'I'm finding my history degree really relevant because policy involves a lot of critical thinking...'
Bachelor of Arts in History, Chinese and French
Bachelor of Arts with Honours in History
Policy Advisor, Ministry of Business, Innovation and Employment, Wellington
Grace's undergraduate degree in History, Chinese and French may have been a big challenge, but she feels that all her subjects complemented each other perfectly.
'For me, studying Chinese and French has augmented my understanding of the world by providing me with a cultural understanding to add to my knowledge of history,' she says.
'I love the global focus of History, and I especially enjoy modern history which is so relevant to the world today. I also think that studying a language provides a unique view into another culture. Chinese has been an incredibly interesting and challenging language to learn. It's so rewarding because there's such a rich history behind the language, and it feels like such an accomplishment to learn a language so completely different from English.'
She adds that she chose French because she enjoyed it at high school and wanted to take it further.
'Studying French at tertiary level really pushed me, and has inspired me to live and work in France after university.'
Grace's Honours research paper was on the relationship between China and Tibet, through which she graduated with First Class Honours.
'I was so excited to do more independent research into such a complex issue that continues to be debated today.'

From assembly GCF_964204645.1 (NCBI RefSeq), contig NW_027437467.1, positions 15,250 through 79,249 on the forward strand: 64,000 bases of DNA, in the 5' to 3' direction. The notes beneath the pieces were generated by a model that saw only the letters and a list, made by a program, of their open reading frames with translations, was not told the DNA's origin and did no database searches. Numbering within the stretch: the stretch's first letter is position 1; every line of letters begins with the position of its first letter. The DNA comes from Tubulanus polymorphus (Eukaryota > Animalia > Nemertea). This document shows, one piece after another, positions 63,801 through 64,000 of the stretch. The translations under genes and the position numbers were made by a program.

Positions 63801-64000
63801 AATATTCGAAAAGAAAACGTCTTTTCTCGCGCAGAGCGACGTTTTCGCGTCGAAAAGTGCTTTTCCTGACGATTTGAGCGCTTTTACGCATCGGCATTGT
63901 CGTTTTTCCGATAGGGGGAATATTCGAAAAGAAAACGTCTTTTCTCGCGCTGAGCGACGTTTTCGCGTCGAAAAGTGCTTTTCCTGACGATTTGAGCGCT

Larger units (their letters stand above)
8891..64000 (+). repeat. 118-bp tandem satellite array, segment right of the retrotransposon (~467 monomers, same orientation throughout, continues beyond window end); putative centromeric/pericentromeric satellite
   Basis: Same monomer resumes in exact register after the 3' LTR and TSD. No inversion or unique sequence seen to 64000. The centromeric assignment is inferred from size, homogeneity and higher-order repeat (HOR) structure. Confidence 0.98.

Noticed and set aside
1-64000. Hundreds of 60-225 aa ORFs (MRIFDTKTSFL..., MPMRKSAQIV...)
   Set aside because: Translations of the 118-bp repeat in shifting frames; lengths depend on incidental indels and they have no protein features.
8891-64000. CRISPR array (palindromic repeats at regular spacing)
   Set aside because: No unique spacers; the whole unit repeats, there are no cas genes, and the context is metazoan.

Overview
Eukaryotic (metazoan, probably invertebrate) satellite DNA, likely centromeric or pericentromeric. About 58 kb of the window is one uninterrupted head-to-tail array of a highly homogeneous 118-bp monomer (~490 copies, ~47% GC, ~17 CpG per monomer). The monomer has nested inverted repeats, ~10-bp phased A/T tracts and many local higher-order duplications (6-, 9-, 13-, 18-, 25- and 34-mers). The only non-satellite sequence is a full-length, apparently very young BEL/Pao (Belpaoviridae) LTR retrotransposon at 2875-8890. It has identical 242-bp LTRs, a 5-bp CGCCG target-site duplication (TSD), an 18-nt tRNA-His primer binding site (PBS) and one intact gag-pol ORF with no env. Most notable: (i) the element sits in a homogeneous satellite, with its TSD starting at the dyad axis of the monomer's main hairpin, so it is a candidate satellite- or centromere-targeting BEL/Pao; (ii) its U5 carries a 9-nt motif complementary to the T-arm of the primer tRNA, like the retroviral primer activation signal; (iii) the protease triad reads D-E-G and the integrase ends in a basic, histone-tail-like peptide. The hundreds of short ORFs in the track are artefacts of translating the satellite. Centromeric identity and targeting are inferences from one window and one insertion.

She also studied New Zealand history.
'It has really opened my eyes to the rich history this country has, which sometimes gets overlooked because we have only existed as a nation for a short time.
She adds: 'Studying at honours level was great because the lecturers really start to treat you like a peer and help make sure you succeed.'
Grace says that the breadth of what she has studied has been one of the best things about her degree.
'Studying History has given me the chance to cover subjects from women's rights in India to the causes of the Gulf War. I enjoy the research and analytical thinking involved, and becoming totally immersed in a subject. There are always so many different avenues of research to take and diverse ways of looking at history.'
Her studies in History was also good preparation for her current role in the Ministry of Business, Innovation and Employment as a Policy Advisor. She says that the skills gained from an Arts degree is especially well-suited to the job opportunities available in government.
‘I'm finding my history degree really relevant because policy involves a lot of critical thinking and communication skills (especially a high level of written communication) which I learned from my degree,’ she says.
As a local girl, Grace had taken steps to contribute to the Christchurch and UC communities in her spare time. She was the secretary of the Student Volunteer Army (SVA) which has been 'one of the best things I've done while at uni'. She says that the SVA is a unique club because it offers students the chance to give back to the community while making new friends and seeing new aspects of Christchurch.
'It's been a really exciting time to work with the SVA as we have transitioned from earthquake relief to a permanent volunteering organisation.
'Our clubs culture is one of the highlights of studying at Canterbury – there's always something happening to get involved in.'
Grace was also a mentor for a student in the Arts Scholarship Programme, having been an Arts Scholar herself in 2012.
'The Programme is a great opportunity for Arts students – aside from the financial assistance, you also attend master classes on special topic, get introduced to a range of new people and are given a mentor for support and guidance.
'Canterbury has such a great student culture and I love the feeling of being on campus surrounded by like-minded students.'